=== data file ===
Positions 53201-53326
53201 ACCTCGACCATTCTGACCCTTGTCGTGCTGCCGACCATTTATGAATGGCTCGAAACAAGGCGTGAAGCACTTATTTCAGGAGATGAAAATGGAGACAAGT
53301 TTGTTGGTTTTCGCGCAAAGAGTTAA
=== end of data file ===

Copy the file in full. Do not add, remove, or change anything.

Positions 53201-53326
53201 ACCTCGACCATTCTGACCCTTGTCGTGCTGCCGACCATTTATGAATGGCTCGAAACAAGGCGTGAAGCACTTATTTCAGGAGATGAAAATGGAGACAAGT
53301 TTGTTGGTTTTCGCGCAAAGAGTTAA